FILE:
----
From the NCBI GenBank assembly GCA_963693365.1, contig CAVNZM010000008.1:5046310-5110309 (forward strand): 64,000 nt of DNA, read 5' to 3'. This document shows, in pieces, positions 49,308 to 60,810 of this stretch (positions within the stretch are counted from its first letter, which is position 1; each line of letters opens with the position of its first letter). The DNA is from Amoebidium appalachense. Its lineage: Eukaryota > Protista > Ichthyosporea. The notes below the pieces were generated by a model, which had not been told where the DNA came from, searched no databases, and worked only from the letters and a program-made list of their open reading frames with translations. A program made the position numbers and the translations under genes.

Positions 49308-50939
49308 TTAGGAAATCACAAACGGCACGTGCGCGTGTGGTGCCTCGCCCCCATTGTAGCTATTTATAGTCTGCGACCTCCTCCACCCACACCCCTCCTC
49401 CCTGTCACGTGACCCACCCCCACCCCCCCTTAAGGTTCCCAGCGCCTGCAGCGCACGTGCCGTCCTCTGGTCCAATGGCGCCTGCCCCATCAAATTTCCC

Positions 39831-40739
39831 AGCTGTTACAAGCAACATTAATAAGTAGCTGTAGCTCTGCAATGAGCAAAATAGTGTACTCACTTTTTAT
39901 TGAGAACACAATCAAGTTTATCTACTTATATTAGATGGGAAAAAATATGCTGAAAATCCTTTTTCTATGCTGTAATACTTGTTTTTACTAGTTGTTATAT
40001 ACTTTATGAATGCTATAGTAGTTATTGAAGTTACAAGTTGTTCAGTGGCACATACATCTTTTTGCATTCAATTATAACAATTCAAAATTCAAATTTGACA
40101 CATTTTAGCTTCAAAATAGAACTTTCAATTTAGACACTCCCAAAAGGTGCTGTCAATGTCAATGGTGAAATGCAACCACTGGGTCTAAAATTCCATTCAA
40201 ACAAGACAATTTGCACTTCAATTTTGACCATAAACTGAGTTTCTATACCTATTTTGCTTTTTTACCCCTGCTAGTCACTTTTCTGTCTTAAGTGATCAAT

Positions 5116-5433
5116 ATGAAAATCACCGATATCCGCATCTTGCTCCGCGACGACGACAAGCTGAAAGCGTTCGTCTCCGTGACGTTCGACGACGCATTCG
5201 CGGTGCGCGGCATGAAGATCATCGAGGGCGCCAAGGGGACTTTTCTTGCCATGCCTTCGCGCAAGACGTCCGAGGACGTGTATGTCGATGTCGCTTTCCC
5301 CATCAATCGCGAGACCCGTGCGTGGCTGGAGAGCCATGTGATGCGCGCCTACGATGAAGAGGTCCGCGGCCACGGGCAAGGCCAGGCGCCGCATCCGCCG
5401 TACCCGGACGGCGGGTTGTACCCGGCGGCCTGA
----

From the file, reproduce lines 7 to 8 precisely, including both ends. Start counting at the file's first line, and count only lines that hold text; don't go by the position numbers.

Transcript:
39901 TGAGAACACAATCAAGTTTATCTACTTATATTAGATGGGAAAAAATATGCTGAAAATCCTTTTTCTATGCTGTAATACTTGTTTTTACTAGTTGTTATAT
40001 ACTTTATGAATGCTATAGTAGTTATTGAAGTTACAAGTTGTTCAGTGGCACATACATCTTTTTGCATTCAATTATAACAATTCAAAATTCAAATTTGACA